AWS Open Source Blog

How AWS and Grafana Labs are collaborating to improve Grafana for all

Torkel Ödegaard was fed up. As a developer and architect, he says he struggled to get people on his team to instrument their applications and services and build dashboards to make analyzing and understanding the company’s application data over time easier. In our recent interview, Torkel says his former employer had a forward-looking microservices architecture, but that required better observability of the system than they had. So he started to tinker on a hobby project on the side, and that tinkering resulted in Grafana. After a few months working early mornings, late nights, and weekends to turn his dashboarding dream into a reality, Torkel quit his job so he could work on Grafana full-time and see where it would take him. It was a leap of faith, with no clear path to turn growing industry interest into income.

That was 2014. Fast forward to 2020 and Grafana has become the industry standard for visualizing observability data, with users as varied as JP Morgan Chase, Bloomberg, PayPal, and Verizon. In fact, hundreds of thousands of companies run Grafana today, with installations roughly doubling every year for the past several years. Torkel says this success is a bit mind boggling, but also gratifying. Still, Torkel and the company he co-founded, Grafana Labs, are constantly iterating on ways to fund growth for the Grafana project. This is one big reason Torkel was optimistic when AWS reached out in 2019 to him and his co-founder and CEO, Raj Dutt, to discuss a managed Grafana service.

Although the companies had collaborated for some time on Grafana data source plug-ins for a variety of AWS services, how the two companies would work together was not immediately clear, especially given Grafana Labs’ own plans to run a managed service. AWS support for Grafana would help to further validate it as an industry standard, Torkel suggests, but was there room for two managed Grafana services? For Raj and Torkel, any concern was tempered by two things. First, Raj explains, they decided “it would be better to be in the boat with AWS,” building a service together. Second, there was optimism that this could be win-win.

This is the story of how AWS and Grafana Labs are working together to ensure the long-term success of Grafana.

Grafana’s big tent philosophy

In late 2014, Torkel connected with Raj and Anthony Woods, Grafana Labs co-founder and CTO. The three had been wanting to build something in the monitoring space using open source, and in early 2015 they founded Grafana Labs to provide products and services around Grafana. What those products and services should be, however, remained a question. For the first three years, the company focused exclusively on the open source project before they introduced any enterprise differentiation as a way to drive subscription revenue.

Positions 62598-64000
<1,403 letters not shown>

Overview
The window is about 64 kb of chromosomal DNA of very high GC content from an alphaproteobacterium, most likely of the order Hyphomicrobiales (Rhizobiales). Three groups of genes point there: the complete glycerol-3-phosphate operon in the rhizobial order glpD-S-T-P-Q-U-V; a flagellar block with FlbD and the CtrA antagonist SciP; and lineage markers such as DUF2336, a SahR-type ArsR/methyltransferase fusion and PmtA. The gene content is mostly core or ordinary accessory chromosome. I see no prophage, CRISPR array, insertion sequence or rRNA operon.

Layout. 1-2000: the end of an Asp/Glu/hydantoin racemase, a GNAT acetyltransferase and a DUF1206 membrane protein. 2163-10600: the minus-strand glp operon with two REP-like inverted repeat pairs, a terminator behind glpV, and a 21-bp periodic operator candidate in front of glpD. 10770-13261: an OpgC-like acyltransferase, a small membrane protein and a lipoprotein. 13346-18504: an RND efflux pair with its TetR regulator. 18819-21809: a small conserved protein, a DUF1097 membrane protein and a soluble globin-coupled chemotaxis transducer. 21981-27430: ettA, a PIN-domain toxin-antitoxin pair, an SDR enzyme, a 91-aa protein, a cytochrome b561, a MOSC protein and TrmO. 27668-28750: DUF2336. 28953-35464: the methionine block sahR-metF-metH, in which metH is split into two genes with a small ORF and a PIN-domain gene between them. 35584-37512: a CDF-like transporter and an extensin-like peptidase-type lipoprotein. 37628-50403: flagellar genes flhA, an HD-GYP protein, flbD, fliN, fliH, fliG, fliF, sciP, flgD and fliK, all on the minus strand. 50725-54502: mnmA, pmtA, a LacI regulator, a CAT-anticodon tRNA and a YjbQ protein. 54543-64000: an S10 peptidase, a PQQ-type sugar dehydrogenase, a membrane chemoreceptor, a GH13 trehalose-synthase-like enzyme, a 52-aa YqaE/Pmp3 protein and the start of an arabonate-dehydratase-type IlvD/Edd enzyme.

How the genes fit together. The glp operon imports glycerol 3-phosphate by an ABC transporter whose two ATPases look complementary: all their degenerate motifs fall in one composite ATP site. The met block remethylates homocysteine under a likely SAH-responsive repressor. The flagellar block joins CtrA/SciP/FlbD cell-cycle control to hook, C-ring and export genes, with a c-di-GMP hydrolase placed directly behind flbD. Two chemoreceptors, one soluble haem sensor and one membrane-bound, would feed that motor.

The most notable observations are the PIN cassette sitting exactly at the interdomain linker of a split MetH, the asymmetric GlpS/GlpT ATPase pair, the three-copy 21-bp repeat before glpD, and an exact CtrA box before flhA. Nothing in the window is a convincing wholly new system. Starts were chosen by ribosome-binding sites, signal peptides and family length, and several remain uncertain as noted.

Over the years, the company has tinkered with different business models. The original business model called for a SaaS monitoring platform. Later they realized there was big demand for an on-premises product, as well, which became Grafana Enterprise. “It took a long time,” Torkel remembers, but that enterprise differentiation eventually crystallized into a model by which they sold access to enterprise plug-ins for Splunk, Oracle, and other commercial data sources.

In this, Grafana Labs took a very different approach from many other projects and companies.

One thing that sets Grafana apart is its “big tent” philosophy, Torkel says. That philosophy shows clearly in the data sources that Grafana Labs supports. “We have data sources for many SaaS vendors that we consider competitors,” he says.

Although this may seem counterintuitive, Torkel explains, “We have a ‘big tent’ philosophy where we see the pie is big enough for everyone, and we want to integrate and make those users part of the Grafana family. That’s one of the key things in Grafana: a multi-data source architecture that gives people the ability to bring in data from different vendors and different open source projects.” He says that Grafana’s focus on the customer means that it supports data sources that might be in contention or in competition with Grafana in some ways.

Importantly, this approach enables Grafana to bring together the enterprise hodgepodge of different data sources, Raj says. He says that the value for customers is that if they buy Grafana, “We’ll help you make your very heterogeneous world make sense.” It’s also in this plug-in approach that Grafana Labs and AWS saw an opportunity to collaborate.